[Date Prev][Date Next] [Thread Prev][Thread Next] [Date Index] [Thread Index]

Re: Vicam driver appears to contain misappropriated code

Nathanael Nerode writes:

>> Do you have any evidence to indicate that these byte streams contain
>> any copyrightable or otherwise protected content?
> They look creative to me.  I certainly couldn't write them independently, on 
> my own.  Under modern copyright law, everything is copyrighted by default, 
> unless it falls in one of the standard uncopyrightable categories.  It's not
> a "fact" and it's not an "idea".  
> If you show me evidence that it's a multiplication table, I'll retract that 
> statement.  It appears to be executable code based on the way it's loaded 
> into the camera.  Given the date of the camera's creation, it's not 
> pre-1988, so it's not public domain by lack of notice.

setup4[] and setup5[] could conceivably be firmware; the others are
pretty clearly some other kind of device command, or alternatively are
not copyrightable if they embody executable code.  In the absence of
an indication from the manufacturer or vendor (or from inspection of
the device), I tend to assume sequences of that size are configuration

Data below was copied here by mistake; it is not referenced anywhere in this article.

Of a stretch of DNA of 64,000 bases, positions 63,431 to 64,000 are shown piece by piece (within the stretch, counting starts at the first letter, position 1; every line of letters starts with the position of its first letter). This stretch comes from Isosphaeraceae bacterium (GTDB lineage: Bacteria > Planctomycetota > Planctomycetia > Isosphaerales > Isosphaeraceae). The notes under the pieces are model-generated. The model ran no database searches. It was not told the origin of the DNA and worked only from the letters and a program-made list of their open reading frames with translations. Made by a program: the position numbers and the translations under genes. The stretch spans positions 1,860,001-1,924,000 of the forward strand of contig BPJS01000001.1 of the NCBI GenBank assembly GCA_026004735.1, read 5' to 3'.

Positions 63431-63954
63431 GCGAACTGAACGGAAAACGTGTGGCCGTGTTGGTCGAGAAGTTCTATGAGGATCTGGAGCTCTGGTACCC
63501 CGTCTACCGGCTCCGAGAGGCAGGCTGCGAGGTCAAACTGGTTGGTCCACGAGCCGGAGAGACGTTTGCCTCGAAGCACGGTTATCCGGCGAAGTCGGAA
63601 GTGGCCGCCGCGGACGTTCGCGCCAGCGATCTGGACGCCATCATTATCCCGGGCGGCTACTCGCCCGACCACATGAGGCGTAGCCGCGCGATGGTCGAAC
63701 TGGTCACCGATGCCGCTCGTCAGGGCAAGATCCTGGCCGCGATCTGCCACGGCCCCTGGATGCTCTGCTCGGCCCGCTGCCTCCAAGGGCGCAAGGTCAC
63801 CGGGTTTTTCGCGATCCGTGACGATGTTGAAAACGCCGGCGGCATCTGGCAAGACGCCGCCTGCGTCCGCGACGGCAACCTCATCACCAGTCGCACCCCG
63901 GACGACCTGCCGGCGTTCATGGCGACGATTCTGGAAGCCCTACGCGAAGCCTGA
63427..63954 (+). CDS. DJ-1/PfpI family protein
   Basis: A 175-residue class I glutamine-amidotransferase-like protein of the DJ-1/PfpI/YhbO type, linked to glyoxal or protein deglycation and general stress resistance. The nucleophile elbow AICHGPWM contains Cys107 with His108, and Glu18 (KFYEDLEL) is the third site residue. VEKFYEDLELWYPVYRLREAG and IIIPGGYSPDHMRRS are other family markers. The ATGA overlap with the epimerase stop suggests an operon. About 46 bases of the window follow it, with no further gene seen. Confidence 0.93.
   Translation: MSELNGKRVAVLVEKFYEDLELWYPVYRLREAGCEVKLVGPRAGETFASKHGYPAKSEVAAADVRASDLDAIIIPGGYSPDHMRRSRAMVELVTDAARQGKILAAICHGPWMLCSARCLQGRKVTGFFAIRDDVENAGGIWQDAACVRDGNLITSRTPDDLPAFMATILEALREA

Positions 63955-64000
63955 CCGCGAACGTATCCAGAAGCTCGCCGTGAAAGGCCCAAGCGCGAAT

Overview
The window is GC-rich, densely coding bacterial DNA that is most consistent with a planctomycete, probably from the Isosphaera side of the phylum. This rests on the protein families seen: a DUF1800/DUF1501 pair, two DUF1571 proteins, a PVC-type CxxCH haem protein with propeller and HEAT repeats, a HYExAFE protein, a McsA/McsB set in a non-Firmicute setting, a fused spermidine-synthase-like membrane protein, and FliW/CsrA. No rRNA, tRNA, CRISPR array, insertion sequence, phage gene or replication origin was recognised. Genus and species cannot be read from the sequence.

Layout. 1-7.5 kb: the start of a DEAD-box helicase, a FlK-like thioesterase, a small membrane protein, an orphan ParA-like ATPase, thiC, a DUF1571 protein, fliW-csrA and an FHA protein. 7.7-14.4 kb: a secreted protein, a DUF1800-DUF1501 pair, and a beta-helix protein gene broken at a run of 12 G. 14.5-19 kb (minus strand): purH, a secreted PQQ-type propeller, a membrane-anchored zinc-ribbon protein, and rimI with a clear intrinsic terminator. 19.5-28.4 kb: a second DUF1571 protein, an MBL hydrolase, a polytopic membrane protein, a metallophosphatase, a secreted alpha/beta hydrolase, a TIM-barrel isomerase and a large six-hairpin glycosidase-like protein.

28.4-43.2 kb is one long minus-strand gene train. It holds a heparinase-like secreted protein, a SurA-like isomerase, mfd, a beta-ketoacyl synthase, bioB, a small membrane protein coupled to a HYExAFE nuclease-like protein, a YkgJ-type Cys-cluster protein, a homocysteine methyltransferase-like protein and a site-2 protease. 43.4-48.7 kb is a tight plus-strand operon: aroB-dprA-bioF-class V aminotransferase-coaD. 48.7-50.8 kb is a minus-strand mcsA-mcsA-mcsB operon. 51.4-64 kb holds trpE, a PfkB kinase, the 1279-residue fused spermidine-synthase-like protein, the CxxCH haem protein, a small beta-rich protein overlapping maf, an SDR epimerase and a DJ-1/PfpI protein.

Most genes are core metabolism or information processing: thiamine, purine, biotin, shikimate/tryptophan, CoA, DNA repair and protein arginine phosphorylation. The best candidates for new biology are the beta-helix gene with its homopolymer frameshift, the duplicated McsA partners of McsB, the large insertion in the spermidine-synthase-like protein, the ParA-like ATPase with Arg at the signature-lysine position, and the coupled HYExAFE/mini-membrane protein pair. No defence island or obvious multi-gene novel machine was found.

writes rather than small firmware.  Given a particular mode of
operation, configuration writes are non-creative fact.

>> (It might be what 
>> the U.S. Copyright Act calls a "useful article".)
> That category doesn't provide any relevant exceptions to the exclusive 
> distribution right.  (It does restrict action to 1977 law.  Perhaps you know
> something about 1977 law.)  In any case, the same exceptions do not apply
> worldwide.

The US Copyright Office disagrees[1] about the impact of "useful
article" status.  Insofar as the device is pretty nearly useless
without these programs, and even European governments are realizing
that similar kinds of fair use are necessary for interoperability, I
do not see a problem with treating these bits as copyright-free until
someone demonstrates (or asserts under oath, such as in a legal
complaint) that they are copyrightable.

[1]- http://www.copyright.gov/circs/circ40.html#useful

>> Why do you say it 
>> is non-distributable in the first place?
> Copyrighted material without license from the copyright holder is
> non-distributable unless it is fair use/fair dealing.

You have made a rather large assumption to reach this conclusion, but
you did not identify it earlier.

Also, if you are going to exclude "useful article" status from
consideration, why include fair use or fair dealing, which are
similarly neither uniform nor universal?

Michael Poole

Reply to: